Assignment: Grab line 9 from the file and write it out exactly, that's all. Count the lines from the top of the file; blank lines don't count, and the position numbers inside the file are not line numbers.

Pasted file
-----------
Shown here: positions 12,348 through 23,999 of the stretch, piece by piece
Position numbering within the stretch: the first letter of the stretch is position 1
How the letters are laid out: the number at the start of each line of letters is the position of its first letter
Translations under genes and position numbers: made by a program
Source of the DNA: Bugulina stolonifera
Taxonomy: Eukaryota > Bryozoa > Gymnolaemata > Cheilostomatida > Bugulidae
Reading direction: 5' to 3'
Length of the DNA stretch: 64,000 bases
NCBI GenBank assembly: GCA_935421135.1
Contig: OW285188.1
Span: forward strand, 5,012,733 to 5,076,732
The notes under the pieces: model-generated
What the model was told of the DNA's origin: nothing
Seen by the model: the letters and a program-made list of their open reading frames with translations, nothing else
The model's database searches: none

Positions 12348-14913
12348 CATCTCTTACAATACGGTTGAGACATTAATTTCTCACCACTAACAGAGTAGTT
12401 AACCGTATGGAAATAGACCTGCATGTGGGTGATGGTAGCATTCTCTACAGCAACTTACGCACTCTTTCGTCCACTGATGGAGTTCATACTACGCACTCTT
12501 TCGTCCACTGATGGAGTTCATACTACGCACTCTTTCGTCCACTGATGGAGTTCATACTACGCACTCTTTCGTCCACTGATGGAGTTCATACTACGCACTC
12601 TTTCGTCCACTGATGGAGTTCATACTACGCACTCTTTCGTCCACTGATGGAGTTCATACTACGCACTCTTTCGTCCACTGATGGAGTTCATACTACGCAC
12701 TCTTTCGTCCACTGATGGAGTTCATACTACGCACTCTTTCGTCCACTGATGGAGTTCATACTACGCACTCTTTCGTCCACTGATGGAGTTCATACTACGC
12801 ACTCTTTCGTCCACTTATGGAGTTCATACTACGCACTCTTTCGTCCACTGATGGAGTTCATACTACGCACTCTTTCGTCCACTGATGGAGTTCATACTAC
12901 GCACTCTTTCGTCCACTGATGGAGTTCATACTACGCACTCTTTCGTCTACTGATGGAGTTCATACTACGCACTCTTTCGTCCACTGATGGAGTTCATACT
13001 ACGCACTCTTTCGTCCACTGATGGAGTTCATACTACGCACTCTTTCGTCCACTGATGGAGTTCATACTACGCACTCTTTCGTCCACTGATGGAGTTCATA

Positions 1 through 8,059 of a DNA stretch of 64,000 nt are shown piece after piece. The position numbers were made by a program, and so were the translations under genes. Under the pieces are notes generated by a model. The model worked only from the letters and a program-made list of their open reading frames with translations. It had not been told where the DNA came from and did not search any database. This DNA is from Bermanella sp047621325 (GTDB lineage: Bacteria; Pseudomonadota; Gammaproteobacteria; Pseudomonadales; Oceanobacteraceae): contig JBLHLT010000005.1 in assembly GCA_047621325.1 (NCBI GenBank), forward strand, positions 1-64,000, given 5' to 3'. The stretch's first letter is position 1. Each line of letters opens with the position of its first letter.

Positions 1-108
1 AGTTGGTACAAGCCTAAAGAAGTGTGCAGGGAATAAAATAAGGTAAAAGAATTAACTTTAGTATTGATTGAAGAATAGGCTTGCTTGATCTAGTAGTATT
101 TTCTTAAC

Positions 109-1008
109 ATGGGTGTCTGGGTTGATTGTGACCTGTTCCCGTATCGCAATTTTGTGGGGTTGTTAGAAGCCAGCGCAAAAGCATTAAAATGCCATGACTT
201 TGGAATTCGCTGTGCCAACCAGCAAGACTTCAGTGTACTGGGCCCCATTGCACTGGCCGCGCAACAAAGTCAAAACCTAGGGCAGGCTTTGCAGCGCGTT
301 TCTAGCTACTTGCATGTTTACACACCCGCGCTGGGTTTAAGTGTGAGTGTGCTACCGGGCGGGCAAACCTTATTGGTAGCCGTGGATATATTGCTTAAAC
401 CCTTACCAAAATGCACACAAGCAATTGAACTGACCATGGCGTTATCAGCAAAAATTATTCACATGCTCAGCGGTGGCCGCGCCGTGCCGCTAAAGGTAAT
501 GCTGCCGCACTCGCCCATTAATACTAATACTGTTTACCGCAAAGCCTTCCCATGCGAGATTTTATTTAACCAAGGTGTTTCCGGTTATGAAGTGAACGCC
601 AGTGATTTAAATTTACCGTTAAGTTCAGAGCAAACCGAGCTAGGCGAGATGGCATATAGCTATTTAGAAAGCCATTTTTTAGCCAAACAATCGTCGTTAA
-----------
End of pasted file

NCBI GenBank assembly: GCA_935421135.1